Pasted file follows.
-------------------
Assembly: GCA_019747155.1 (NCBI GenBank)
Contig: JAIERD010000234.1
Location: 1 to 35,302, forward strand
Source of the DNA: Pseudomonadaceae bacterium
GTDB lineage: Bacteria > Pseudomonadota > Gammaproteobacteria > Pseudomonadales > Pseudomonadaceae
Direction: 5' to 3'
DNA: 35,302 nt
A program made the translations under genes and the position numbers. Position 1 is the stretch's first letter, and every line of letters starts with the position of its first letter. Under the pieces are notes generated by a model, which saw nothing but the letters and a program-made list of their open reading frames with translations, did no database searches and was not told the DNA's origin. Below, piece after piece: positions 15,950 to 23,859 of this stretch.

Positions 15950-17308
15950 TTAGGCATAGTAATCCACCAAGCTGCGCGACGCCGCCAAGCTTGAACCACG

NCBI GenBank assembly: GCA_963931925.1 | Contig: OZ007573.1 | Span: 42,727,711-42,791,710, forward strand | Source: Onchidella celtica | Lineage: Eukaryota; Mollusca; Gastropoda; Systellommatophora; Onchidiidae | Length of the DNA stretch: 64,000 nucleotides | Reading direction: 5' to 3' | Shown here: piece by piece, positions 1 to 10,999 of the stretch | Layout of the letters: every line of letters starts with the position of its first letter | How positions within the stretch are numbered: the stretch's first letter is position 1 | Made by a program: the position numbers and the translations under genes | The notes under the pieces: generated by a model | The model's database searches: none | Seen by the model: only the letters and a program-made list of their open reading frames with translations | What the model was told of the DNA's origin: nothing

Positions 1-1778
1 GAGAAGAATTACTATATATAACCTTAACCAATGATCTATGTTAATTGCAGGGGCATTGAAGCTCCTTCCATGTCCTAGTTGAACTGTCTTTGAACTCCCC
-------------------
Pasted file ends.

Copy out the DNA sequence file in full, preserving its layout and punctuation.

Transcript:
Assembly: GCA_019747155.1 (NCBI GenBank)
Contig: JAIERD010000234.1
Location: 1 to 35,302, forward strand
Source of the DNA: Pseudomonadaceae bacterium
GTDB lineage: Bacteria > Pseudomonadota > Gammaproteobacteria > Pseudomonadales > Pseudomonadaceae
Direction: 5' to 3'
DNA: 35,302 nt
A program made the translations under genes and the position numbers. Position 1 is the stretch's first letter, and every line of letters starts with the position of its first letter. Under the pieces are notes generated by a model, which saw nothing but the letters and a program-made list of their open reading frames with translations, did no database searches and was not told the DNA's origin. Below, piece after piece: positions 15,950 to 23,859 of this stretch.

Positions 15950-17308
15950 TTAGGCATAGTAATCCACCAAGCTGCGCGACGCCGCCAAGCTTGAACCACG

NCBI GenBank assembly: GCA_963931925.1 | Contig: OZ007573.1 | Span: 42,727,711-42,791,710, forward strand | Source: Onchidella celtica | Lineage: Eukaryota; Mollusca; Gastropoda; Systellommatophora; Onchidiidae | Length of the DNA stretch: 64,000 nucleotides | Reading direction: 5' to 3' | Shown here: piece by piece, positions 1 to 10,999 of the stretch | Layout of the letters: every line of letters starts with the position of its first letter | How positions within the stretch are numbered: the stretch's first letter is position 1 | Made by a program: the position numbers and the translations under genes | The notes under the pieces: generated by a model | The model's database searches: none | Seen by the model: only the letters and a program-made list of their open reading frames with translations | What the model was told of the DNA's origin: nothing

Positions 1-1778
1 GAGAAGAATTACTATATATAACCTTAACCAATGATCTATGTTAATTGCAGGGGCATTGAAGCTCCTTCCATGTCCTAGTTGAACTGTCTTTGAACTCCCC